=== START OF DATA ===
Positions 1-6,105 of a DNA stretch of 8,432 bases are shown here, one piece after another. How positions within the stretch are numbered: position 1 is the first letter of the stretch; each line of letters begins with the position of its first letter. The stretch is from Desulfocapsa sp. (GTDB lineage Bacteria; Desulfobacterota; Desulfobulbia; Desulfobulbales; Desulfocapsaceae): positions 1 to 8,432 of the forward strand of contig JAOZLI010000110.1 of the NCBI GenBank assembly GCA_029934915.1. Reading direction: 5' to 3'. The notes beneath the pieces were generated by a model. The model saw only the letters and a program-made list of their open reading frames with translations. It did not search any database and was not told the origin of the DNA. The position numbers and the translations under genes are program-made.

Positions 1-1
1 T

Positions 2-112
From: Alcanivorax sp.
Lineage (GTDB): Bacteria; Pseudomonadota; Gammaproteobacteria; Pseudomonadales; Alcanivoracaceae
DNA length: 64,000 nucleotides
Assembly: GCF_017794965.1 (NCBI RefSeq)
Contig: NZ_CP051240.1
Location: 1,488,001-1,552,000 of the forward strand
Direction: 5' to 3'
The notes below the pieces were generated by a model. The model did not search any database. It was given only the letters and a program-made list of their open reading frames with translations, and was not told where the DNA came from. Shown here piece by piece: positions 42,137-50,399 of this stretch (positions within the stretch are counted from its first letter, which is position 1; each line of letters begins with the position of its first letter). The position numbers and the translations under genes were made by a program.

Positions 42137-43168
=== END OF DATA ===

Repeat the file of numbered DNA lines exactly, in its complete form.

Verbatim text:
Positions 1-6,105 of a DNA stretch of 8,432 bases are shown here, one piece after another. How positions within the stretch are numbered: position 1 is the first letter of the stretch; each line of letters begins with the position of its first letter. The stretch is from Desulfocapsa sp. (GTDB lineage Bacteria; Desulfobacterota; Desulfobulbia; Desulfobulbales; Desulfocapsaceae): positions 1 to 8,432 of the forward strand of contig JAOZLI010000110.1 of the NCBI GenBank assembly GCA_029934915.1. Reading direction: 5' to 3'. The notes beneath the pieces were generated by a model. The model saw only the letters and a program-made list of their open reading frames with translations. It did not search any database and was not told the origin of the DNA. The position numbers and the translations under genes are program-made.

Positions 1-1
1 T

Positions 2-112
From: Alcanivorax sp.
Lineage (GTDB): Bacteria; Pseudomonadota; Gammaproteobacteria; Pseudomonadales; Alcanivoracaceae
DNA length: 64,000 nucleotides
Assembly: GCF_017794965.1 (NCBI RefSeq)
Contig: NZ_CP051240.1
Location: 1,488,001-1,552,000 of the forward strand
Direction: 5' to 3'
The notes below the pieces were generated by a model. The model did not search any database. It was given only the letters and a program-made list of their open reading frames with translations, and was not told where the DNA came from. Shown here piece by piece: positions 42,137-50,399 of this stretch (positions within the stretch are counted from its first letter, which is position 1; each line of letters begins with the position of its first letter). The position numbers and the translations under genes were made by a program.

Positions 42137-43168